Thursday, January 12, 2017

Going back to the start of Nero Wolfe

I was in the mood for some Nero Wolfe and Fer-de-Lance was one of the only books that was available digitally from the local library. I had read it before years ago but I decided to give it another read.

Fer-de-Lance is the first of the Nero Wolfe books. As such, the formula had not been fully developed. I am a big fan of Rex Stout's Nero Wolfe books and the magic doesn't come from the plots. It is entirely built around the personalities of the characters in how they intersect/clash.

Stout brilliantly blended together the worlds of the classic European detective and the American hard-boiled detective. Nero Wolfe is literally an armchair detective who can't be bothered to do things like with the house or stand up. (OK, that's kind of an exaggeration. He does end up getting hauled out of his house enough that it starts to feel like a cliche) His assistant and partner in all but name, Archie Goodwin, is the snarky hard-boiled detective who near it's the stories and actually has to go out and get all the clues.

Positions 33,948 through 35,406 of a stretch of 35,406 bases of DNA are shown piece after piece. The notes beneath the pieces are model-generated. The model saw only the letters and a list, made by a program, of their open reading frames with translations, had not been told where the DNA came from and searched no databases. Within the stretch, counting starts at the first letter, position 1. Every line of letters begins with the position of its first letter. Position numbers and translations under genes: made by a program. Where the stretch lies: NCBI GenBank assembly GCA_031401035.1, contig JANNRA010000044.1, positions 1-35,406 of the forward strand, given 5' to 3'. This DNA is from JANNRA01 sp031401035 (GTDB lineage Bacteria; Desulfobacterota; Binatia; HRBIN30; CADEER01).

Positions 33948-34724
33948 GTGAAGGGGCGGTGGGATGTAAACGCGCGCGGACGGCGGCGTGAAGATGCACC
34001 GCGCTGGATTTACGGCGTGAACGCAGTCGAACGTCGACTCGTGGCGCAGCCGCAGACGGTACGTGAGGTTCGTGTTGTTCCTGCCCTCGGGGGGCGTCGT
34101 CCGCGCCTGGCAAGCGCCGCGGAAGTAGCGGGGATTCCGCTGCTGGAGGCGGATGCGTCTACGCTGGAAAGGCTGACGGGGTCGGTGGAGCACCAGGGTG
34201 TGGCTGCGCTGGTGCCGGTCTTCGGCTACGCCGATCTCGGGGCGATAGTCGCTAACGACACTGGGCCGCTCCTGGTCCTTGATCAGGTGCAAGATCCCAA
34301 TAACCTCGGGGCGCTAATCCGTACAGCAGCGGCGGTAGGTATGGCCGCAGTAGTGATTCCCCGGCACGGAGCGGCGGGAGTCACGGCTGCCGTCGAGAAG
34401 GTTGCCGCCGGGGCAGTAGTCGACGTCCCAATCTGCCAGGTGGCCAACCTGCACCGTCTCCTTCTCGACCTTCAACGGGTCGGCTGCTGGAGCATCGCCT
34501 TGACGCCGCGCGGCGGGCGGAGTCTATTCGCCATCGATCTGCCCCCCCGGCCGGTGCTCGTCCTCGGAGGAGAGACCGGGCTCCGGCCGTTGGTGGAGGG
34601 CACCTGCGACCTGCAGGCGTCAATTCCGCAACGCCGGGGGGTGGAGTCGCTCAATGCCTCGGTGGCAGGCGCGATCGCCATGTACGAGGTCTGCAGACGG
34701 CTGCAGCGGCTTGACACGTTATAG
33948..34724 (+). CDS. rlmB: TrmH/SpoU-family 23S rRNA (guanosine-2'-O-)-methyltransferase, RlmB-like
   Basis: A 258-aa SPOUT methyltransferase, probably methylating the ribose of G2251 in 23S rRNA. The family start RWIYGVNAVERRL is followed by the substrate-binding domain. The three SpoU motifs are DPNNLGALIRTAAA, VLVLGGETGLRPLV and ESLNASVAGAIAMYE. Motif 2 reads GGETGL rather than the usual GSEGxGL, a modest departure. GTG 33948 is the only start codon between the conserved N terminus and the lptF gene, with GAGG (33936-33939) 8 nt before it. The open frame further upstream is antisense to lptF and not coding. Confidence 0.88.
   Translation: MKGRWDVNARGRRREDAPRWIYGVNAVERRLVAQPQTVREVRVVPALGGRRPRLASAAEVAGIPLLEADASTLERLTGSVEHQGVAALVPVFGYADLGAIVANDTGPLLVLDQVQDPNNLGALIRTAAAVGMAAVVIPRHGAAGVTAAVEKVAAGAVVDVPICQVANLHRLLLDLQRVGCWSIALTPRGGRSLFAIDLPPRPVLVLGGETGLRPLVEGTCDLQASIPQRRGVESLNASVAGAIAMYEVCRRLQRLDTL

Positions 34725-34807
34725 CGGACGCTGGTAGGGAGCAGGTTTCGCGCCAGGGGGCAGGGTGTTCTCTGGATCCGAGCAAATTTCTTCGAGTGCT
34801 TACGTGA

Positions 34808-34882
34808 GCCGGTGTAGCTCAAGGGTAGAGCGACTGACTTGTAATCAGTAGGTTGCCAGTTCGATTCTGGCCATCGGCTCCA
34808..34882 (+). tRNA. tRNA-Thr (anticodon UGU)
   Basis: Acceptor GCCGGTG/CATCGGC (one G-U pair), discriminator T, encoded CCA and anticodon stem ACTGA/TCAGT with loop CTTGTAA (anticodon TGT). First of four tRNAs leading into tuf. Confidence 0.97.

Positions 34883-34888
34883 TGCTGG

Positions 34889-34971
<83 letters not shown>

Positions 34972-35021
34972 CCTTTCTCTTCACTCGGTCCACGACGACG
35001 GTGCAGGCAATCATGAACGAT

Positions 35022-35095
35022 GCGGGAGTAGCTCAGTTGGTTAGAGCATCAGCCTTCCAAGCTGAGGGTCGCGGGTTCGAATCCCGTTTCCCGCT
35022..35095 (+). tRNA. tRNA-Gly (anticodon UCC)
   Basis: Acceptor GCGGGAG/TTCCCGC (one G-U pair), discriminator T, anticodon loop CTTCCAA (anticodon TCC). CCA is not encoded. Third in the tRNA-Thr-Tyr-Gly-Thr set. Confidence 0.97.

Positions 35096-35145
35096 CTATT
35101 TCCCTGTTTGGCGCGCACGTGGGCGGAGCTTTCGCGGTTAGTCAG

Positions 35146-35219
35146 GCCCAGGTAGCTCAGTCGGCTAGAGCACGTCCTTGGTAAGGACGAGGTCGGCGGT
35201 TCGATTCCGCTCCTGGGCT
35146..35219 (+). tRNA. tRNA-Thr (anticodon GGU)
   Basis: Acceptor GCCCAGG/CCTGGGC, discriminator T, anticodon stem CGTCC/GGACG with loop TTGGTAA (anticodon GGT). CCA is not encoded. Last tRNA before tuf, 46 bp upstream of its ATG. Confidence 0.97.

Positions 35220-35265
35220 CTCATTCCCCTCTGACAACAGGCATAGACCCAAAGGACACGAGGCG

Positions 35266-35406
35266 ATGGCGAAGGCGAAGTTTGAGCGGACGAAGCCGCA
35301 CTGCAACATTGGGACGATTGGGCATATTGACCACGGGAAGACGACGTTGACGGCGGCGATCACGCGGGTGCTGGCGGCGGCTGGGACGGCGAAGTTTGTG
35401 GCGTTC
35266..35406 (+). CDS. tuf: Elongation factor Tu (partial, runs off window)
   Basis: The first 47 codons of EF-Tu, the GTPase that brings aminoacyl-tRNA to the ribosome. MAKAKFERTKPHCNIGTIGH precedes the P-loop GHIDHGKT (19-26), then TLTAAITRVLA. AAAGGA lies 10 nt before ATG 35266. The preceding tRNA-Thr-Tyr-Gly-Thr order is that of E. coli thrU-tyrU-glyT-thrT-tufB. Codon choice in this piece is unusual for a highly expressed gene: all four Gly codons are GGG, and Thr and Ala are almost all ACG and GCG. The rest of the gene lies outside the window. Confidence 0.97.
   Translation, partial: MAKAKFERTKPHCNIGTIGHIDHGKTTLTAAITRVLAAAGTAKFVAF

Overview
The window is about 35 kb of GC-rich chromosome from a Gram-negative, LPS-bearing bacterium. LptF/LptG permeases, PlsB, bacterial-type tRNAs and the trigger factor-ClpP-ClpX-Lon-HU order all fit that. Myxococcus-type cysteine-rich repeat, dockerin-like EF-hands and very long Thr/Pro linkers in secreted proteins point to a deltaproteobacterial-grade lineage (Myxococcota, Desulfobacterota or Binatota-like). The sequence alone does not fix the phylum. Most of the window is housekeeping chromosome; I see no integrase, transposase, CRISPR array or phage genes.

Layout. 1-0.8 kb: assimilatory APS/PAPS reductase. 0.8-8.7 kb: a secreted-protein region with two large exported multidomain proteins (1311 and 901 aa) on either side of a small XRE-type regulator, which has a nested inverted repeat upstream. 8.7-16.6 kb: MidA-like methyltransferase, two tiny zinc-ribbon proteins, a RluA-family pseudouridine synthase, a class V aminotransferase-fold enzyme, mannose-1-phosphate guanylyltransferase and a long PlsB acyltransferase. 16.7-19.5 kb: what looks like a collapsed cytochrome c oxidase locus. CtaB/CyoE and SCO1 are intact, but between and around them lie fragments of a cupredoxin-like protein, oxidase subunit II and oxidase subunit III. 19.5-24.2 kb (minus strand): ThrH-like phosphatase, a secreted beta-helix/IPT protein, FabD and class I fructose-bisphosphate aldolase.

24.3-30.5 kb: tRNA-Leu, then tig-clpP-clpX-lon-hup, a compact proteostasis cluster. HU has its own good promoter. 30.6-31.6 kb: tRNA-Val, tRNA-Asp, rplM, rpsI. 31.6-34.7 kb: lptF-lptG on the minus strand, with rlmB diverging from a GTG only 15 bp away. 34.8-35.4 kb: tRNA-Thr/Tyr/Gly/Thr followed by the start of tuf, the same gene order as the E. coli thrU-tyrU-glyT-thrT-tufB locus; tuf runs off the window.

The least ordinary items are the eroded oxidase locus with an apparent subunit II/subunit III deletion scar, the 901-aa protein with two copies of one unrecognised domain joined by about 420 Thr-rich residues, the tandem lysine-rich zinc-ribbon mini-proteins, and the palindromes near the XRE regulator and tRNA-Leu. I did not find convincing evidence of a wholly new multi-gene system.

The mysteries are pretty good and even tend to be nicely grounded without too many outlandish coincidences or gimmicks. But the real reason I read the books is for Wolfe and Archie's bickering.

Fer-de-Lance is not one of my favorite books in the series. Stout was still developing the characters, although Wolfe starts off as eccentric as he would ever be. 

When I first read the book, not quite twenty years ago, two things in particular struck me about the book that I did not like.

The first was the murder weapon. A poison dart that is shot out of the handle of a golf club when it hits the ball. That seemed pretty far-fetched, particularly in comparison to a lot of the later books. And I'm still not a fan of that.

Second is the climax of the investigation. Which, I'm going to partially spoil, by saying that Wolfe gives the heads up to the murderer, giving them the chance to commit a murder-suicide instead of getting arrested. Archie gave the explanation, which I initially accepted at face value, that he did it to get out of having to be a witness at the trial.

However, rereading the book, I realized that Fer-de-Lance is more
of a noir work than most of the Nero Wolfe books. The ending fits the dark and gritty and cynical sense of justice of a noir work and makes it clear that Wolfe's motivations are far more complex than just wanting to stay at home.

Fer-de-Lance still far from my favorite book in the series. It is also not a book I would recommend for someone who has read the series. However, my realization that it harkens towards a different genre has made me appreciate the book more the second time around.

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